China nostra

WHEN Liu Wang, the European head of the Industrial & Commercial Bank of China (ICBC), opened its branch in Madrid in 2011, he probably did not imagine that he would one day return to the city as a prisoner. Yet on February 19th Mr Wang was arrested and jailed without bail. He is one of six of the bank’s executives accused of funnelling dubious cash deposited by Chinese expatriates back to China. Some of the money allegedly came from smuggling and illegal exploitation of workers. ICBC said it always respected the law, and threatened to sue “malicious slanderers”.

The case has parallels with one in Italy involving the Bank of China, which also denies any wrongdoing. Judges in Florence are due to decide next month whether to indict almost 300 people alleged to have illegally sent more than €4.5 billion ($4.9 billion) to China between 2007 and 2010. Much of the money came from businesses in Prato, a textile city in Tuscany, which has a population of around 40,000 Chinese. Many are in Italy illegally and work in semi-clandestine sweatshops.

Because so many Chinese enter Europe irregularly, guided by traffickers known as “snakeheads”, it is hard to estimate their numbers. A study three years ago concluded that Italy and Spain had the European Union’s third- and fourth-biggest Chinese communities, at 330,000 and 170,000 respectively. Each had grown almost five-fold since the late 1990s.

Most Chinese in southern Europe work above-board. But others are caught up in a cycle of systematic illegality. At its origin is the importation or smuggling of cheap, often counterfeit goods from the Far East. These are then sold without VAT at prices local firms cannot match. Prato’s sweatshops turn imported cloth into cheap garments with “Made in Italy” labels, easy to sell throughout the EU. The bulk of the proceeds are dispatched to China in defiance of anti-money-laundering controls.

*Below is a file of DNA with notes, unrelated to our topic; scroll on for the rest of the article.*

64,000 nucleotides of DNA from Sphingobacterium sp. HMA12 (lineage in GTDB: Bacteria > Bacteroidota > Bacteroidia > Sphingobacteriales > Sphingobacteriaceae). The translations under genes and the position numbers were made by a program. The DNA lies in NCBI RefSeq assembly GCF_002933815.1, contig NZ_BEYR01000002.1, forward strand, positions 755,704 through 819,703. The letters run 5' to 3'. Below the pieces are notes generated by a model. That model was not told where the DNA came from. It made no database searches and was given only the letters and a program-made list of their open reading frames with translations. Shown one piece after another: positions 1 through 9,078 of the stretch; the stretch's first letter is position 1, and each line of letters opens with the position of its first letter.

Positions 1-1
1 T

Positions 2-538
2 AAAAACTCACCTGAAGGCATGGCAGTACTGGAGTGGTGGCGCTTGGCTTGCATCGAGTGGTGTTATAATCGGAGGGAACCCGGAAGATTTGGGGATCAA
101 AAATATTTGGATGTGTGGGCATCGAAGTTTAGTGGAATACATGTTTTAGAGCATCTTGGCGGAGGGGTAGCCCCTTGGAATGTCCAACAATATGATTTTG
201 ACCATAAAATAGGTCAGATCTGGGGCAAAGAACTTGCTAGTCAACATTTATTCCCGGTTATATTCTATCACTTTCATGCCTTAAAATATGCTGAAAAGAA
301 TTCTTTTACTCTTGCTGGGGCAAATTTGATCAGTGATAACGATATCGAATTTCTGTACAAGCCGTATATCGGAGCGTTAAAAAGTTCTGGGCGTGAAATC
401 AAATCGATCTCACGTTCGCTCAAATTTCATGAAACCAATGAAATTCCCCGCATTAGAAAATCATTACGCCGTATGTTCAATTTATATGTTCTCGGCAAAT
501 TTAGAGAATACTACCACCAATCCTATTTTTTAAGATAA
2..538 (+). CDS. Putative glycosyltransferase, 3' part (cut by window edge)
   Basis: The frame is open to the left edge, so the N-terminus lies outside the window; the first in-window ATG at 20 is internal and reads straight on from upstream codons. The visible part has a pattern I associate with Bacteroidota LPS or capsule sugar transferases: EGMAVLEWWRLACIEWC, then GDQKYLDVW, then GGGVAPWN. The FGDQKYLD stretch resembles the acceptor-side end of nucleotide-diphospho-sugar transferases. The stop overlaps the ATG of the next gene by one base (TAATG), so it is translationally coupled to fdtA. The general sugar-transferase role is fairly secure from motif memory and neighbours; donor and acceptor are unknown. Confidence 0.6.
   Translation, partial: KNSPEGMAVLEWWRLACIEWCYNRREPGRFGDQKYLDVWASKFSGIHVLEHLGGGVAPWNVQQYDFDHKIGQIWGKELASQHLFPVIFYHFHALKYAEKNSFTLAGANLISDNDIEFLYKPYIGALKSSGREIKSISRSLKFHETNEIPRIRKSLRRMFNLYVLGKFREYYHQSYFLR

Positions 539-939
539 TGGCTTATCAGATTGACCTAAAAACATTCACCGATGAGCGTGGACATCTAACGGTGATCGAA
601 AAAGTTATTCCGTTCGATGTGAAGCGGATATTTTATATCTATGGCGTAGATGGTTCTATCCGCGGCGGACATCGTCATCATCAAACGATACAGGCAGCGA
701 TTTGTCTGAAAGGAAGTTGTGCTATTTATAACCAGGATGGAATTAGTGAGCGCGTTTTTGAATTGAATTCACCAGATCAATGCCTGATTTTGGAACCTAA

Not only Chinese are involved. Police in Italy have investigated locals who help supply premises and transfer profits. In Spain police allegedly took gifts from Chinese suspects. The profits are immense: in 2012 police broke up an operation in Fuenlabrada near Madrid, Spain’s best-known Chinatown, claimed to have laundered profits of €200m-300m a year.

That sort of money inevitably attracts other types of criminal organisations. Already, in 2003, American researchers found evidence of Chinese gangs in southern Europe involved in extortion, prostitution, document forgery, cigarette smuggling and illegal gambling. The same report said Chinese criminals in Naples appeared to have a deal with the local mafia, the Camorra. But later investigations, surprisingly, have uncovered few proven links to Italian organised crime. And how much of a role Chinese mobsters still play is unclear.

“Western law-enforcement agencies face immense linguistic and cultural barriers when they try to investigate crime committed by Chinese,” notes Wang Peng, an expert on China’s mafias at the University of Hong Kong. Detectives investigating a spate of murders in Prato’s Chinatown in 2010 complained of a total lack of co-operation from the Chinese community.

A sweatshop fire in 2013 that killed seven Chinese workers may have marked a turning point. Since then several Chinese have reported their employers to the police, and on February 6th around 2,000 staged an unprecedented demonstration in Prato against lawlessness. Bearing torches and carrying Chinese flags alongside Italian tricolori, the protesters were implicitly demanding protection from their own compatriots.

Yet the biggest threat to Chinese living abroad who skirt the rules may come from China itself. Officials are starting to enforce a rule that expatriates must pay tax on their entire overseas earnings. It may still be lucrative for Chinese to engage in shady moneymaking schemes in Europe. But sending the gains back to the homeland is becoming trickier.